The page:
The diagnosis of ITON was made by the presence of vision loss after direct or indirect head trauma, with a relative afferent pupillary defect, and could not be explained by other causes. If necessary, visual evoked potential (VEP) was performed for diagnosis. High-resolution computed tomography (HRCT) scan of the head and the orbit was performed in all the patients. OCT scan and fundus photo were taken to evaluate the optic nerve as well. All cases after admission were administered by methylprednisolone (20 mg/kg/day) and mouse-derived nerve growth factor (NGF) (30 μg/mL/day) (Staidson Beijing) for 3 days. And then patients whose VA showed no improvement after intravenous treatment were recommended to ETOCD. Patients were followed up to 3 months after surgery.

We recorded the age of the patients, VA before surgery, VA at the 3 months after surgery, time to medical treatment, and time of visual loss, together with other complications like consciousness impairment, hemorrhage within the postethmoid and/or sphenoid sinus, orbital fracture, and optic canal fracture. A patient’s VA was considered to have improved if an improvement was from no-light-perception to light perception or better.

A total 147 patients meet our criterion at first, but then 51 patients were excluded. 26 of them gained VA improvement after 3 days of methylprednisolone and NGF and was not subjected to ETOCD. Another 6 patients with no VA improvement refused the surgery. Four patients who had incomplete preoperative exam were excluded from all analyses. Follow-up data were incomplete for 15 patients who were excluded from all analyses as well. The rest 96 surgery patients were divided into three groups (within 3 days, 3–7 days, and later than 7 days of injury) according to the interval between the first treatment and injury. Enrolled surgery cases were divided into atrophy group and nonatrophy group according to optic nerve situation (evaluated by OCT and fundus photo) before surgery as well.

2.1. Surgical Procedure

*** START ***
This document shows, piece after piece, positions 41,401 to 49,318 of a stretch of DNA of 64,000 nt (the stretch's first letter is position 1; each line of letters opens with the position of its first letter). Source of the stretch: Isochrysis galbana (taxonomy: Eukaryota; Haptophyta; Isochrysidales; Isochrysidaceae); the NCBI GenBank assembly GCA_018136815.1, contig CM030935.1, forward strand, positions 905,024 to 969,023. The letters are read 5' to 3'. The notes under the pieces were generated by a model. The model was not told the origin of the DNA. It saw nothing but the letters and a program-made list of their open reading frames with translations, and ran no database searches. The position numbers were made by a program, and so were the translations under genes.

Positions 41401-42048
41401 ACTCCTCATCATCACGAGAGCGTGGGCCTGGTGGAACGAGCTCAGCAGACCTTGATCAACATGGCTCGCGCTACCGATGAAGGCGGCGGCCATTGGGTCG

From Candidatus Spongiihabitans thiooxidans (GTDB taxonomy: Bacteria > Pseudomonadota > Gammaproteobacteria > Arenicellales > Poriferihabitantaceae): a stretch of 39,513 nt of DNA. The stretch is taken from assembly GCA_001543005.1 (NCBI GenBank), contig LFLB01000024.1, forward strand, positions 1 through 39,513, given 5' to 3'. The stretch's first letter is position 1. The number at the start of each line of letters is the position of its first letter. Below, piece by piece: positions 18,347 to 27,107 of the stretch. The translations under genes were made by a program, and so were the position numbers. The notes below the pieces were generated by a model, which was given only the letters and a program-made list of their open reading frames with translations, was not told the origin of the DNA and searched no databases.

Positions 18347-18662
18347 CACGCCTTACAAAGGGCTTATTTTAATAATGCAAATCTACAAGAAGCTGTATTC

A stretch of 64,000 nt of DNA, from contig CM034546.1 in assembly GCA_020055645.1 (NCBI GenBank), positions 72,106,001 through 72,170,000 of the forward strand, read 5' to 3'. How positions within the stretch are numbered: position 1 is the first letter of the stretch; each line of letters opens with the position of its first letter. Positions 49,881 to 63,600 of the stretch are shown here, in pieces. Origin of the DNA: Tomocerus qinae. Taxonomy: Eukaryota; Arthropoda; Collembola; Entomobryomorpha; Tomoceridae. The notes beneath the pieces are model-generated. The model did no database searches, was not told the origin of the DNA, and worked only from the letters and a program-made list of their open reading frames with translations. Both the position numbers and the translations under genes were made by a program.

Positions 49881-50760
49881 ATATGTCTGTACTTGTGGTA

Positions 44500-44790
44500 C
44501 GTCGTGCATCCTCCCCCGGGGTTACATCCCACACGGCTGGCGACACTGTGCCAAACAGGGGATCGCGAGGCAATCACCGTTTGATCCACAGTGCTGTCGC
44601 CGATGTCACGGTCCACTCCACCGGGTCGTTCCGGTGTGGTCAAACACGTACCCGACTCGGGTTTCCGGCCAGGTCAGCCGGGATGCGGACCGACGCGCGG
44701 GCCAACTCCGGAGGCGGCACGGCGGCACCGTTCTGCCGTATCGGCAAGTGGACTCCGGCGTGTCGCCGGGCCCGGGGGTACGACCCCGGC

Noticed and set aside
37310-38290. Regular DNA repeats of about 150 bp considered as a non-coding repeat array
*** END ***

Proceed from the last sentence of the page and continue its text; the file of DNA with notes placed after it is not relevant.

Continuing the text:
All of the procedures were performed under general anesthesia by a single orbital surgeon (Dr. Wencan Wu). During endoscopic optic nerve decompression, a routine endoscopic sphenoethmoidectomy was performed using the Messerklinger technique with preservation of the middle turbinate. The sphenoid face is opened widely, and the bulge of the optic nerve canal is identified along the lateral wall of the sphenoid sinus, superior to the carotid artery. In some patients, the optic canal may be identified initially in a posterior ethmoid or Onodi cell, which can be identified on preoperative CT scan. Identification and opening of the Onodi cell are important to provide adequate surgical exposure and allow full access to the optic canal. In some children, the sphenoid sinus was not fully developed; in order to locate the optic nerve canal, the navigation system was used during surgeries. After complete sphenoethmoidectomy, the lesser wing of the sphenoidal bone and the medial wall of the optic canal, which spans from the orbital aperture to the cranial cavity, were thinned with a microdrill and removed with a microcurette. Then, the periorbita of the orbital apex, annulus of Zinn, and the optic nerve sheath were incised with a sharp 9# MVR knife. Finally, the operating field of the optic canal was covered by a piece of sterile gelatin sponge that was immersed in dexamethasone (5 mg/2 mL) and mouse-derived NGF (30 μg/mL). Postoperative care included administering methylprednisolone (20 mg/kg/day) for 4 days, ceftriaxone (2.0 g/day) for 5 days, and NGF (30 μg/mL/day) for 1 month (Figure 1).